Cybersecurity firm Entreda is being bought by information archivist Smarsh. Both fintech firms focus on the compliance needs of financial firms, which have closed many offices and now remotely operate most services due to the pandemic.
Entreda works with about 300 clients, such as Advisor Group, other broker-dealers, RIAs and wealth managers. Smarsh has a client base of roughly 6,500 firms, including KPMG, BBVA, ING and Penn Mutual.
“The proliferation of mobile devices has been exacerbated by COVID-19 and working from home …, and this opens up new cybersecurity records as well as new regulatory/compliance vectors,” said Entreda CEO Sid Yenamandra, in an interview.
As regulators watch this and related trends impact financial firms, “It’s seen as a ‘must do’ that they protect investors’ money, as well as … provide them with security and regulatory compliance,” Yenamandra said.
The merger with Smarsh means “being able to deliver more value” as such trends converge, he added.
While Smarsh has sold its clients archiving and compliance resources since 2001, these firms also “need a cybersecurity compliance partner like Entreda,” said Stephen Marsh, Smarsh’s founder and board chairman, in a statement.
“Entreda’s Unify platform is a … cybersecurity command center, monitoring multiple mission-critical threat vectors behind a single pane of glass,” Marsh explained, adding that it’s similar to Smarsh’s Connected Archive offerings.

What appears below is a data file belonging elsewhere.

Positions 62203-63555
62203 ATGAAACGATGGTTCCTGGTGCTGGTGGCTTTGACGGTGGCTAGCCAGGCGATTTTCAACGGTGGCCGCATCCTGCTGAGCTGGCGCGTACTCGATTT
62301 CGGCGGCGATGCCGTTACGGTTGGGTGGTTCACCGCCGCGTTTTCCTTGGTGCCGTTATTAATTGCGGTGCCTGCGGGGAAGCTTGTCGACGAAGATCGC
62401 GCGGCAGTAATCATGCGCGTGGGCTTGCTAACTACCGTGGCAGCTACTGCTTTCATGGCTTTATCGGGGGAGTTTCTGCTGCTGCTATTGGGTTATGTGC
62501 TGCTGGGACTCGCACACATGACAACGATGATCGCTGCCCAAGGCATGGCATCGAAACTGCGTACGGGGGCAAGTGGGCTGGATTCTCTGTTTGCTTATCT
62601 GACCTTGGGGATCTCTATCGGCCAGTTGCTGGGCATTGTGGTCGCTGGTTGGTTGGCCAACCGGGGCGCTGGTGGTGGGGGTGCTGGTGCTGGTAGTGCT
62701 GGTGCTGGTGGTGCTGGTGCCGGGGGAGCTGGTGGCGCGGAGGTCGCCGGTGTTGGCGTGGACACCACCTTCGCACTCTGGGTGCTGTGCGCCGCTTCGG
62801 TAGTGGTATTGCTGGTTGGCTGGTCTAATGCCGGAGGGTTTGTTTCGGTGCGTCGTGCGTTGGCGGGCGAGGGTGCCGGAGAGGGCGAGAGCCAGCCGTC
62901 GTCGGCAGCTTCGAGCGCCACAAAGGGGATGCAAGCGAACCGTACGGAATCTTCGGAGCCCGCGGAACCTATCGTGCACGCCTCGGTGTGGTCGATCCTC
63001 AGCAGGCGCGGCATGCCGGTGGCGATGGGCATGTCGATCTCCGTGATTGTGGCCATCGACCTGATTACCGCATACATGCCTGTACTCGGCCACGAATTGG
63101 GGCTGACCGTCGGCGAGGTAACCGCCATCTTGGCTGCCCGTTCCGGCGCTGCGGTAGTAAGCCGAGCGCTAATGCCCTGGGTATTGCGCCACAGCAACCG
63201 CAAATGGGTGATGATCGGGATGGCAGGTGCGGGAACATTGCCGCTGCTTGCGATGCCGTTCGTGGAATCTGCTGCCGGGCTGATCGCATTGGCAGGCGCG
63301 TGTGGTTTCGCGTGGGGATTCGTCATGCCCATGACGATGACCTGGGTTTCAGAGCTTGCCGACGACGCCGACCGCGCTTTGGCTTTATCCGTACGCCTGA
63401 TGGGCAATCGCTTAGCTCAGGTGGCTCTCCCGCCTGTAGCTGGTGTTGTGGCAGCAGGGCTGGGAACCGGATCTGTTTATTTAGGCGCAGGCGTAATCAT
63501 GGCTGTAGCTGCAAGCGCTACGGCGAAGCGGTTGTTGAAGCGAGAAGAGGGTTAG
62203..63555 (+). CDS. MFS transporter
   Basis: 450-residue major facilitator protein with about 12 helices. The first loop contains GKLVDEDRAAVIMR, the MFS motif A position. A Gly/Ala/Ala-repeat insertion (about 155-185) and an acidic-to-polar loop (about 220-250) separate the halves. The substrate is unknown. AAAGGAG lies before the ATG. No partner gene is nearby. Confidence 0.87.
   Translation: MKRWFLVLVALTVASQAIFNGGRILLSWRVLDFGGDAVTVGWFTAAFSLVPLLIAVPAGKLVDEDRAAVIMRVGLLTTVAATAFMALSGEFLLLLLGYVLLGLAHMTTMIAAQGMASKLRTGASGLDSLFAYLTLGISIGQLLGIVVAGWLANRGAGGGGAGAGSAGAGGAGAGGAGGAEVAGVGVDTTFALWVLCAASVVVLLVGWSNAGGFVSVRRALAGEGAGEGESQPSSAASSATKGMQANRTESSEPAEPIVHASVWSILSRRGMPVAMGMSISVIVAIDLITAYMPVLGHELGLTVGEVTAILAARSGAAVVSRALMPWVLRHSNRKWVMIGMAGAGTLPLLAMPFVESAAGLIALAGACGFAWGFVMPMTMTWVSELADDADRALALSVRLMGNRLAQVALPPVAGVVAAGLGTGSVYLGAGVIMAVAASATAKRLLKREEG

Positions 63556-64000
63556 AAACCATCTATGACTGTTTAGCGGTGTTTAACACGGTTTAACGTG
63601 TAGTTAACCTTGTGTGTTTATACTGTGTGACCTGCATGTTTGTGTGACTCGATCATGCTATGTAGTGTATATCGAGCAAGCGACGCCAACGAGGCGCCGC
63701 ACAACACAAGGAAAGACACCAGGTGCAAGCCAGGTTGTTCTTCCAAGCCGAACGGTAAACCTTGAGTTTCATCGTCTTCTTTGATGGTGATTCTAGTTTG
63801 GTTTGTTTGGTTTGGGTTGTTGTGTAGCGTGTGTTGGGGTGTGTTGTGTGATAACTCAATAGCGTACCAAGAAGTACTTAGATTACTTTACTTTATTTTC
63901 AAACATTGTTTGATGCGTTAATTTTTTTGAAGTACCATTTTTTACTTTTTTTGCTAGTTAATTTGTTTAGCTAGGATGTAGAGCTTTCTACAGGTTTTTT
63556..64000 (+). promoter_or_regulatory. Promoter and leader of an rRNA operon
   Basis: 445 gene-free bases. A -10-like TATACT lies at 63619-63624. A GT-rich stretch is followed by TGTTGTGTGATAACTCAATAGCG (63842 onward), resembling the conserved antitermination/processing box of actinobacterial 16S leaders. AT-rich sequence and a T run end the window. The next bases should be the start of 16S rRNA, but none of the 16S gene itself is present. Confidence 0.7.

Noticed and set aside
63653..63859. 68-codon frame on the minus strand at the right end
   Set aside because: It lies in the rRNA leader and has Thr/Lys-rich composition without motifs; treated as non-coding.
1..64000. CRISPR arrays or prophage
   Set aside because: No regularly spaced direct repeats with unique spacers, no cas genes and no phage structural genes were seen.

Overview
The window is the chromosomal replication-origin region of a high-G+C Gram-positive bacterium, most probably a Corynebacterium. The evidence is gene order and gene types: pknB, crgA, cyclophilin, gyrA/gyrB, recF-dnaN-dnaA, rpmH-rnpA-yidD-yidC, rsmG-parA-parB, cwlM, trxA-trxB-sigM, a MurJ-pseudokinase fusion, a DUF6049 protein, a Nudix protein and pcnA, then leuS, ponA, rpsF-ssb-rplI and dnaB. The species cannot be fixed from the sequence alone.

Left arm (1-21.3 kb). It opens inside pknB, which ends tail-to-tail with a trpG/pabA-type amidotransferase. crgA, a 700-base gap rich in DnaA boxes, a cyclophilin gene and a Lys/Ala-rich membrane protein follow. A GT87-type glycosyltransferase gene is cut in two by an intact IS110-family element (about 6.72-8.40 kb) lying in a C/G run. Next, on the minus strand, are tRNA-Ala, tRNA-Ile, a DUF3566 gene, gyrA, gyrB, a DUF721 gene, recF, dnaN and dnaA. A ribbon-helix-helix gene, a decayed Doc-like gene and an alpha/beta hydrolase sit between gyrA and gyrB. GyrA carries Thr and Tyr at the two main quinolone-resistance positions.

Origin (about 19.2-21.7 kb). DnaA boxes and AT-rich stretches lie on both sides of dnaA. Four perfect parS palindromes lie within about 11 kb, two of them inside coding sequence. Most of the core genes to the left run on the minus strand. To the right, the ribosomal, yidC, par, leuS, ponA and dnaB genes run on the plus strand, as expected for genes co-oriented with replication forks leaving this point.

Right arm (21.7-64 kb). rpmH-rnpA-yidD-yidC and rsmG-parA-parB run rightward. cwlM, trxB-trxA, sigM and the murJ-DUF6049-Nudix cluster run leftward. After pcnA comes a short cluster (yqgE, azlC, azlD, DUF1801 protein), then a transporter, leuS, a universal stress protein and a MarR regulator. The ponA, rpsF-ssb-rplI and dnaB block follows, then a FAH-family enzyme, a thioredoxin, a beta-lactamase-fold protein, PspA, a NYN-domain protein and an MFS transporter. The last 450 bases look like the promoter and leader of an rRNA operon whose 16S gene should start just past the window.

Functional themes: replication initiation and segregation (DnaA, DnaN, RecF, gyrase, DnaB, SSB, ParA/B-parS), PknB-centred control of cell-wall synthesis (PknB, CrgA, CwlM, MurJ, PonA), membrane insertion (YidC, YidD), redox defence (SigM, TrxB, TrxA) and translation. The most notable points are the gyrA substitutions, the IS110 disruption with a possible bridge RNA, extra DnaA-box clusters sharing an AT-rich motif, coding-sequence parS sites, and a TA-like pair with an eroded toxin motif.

“Now customers can get compliance solutions for cybersecurity and electronic communications in one place,” he said.
Entreda client and independent BD Advisor Group, for instance, uses its technology as part of the CyberGuard Program. “This does all the work for [users]. They load it up when using a device, so their sessions are captured. They have an end-to-end package installed to do business in a secure fashion,” explained Smarsh CEO Brian Cramer.
With many tech stacks and bundles to choose from, “IBDs want to make it easier for their advisors to have secure and compliant digital workflows, no matter where they are working,” Cramer said.
Using one “unified vendor, rather than having to pull together technology from five or six vendors,” is preferred, he explained.
Fintech, Financial Stability
The fintech world is seeing a lot of M&A and related upheaval in early 2020.
A few weeks ago, for instance, Motif Investing closed its trading platform and sold its accounts to Folio Financial, which was then acquired by Goldman Sachs. Charles Schwab soon stepped in to buy Motif’s technology and hire its leadership and staff.
“This is the tip of the ‘tip of the iceberg’; I estimate that we’ll lose 20% of the firms in [Michael] Kitces’ fintech map by this time next year,” said Doug Fritz, founder and president of F2 Strategy. “Many will be purchased or consumed by their equity backers. Others will close.”
Wealth managers, broker-dealers and other don’t want to give compliance and cybersecurity tools to their advisors “if the vendors don’t have the financial scale that they can rely on,” said Yenamandra.
“Smarsh is certainly a key player in the wealth management space, and … this [transaction] gives us an opportunity to leverage their platform,” he added.
Others agree. “Smarsh and Entreda are both category leaders, with a shared vision for accelerated future growth,” said Hasan Askari, a managing partner at K1 Investment Management, in a statement. “With the addition of Entreda, Smarsh is exceptionally well-positioned to help companies in the wealth-management space meet critical regulatory tech and cyber risk management needs.”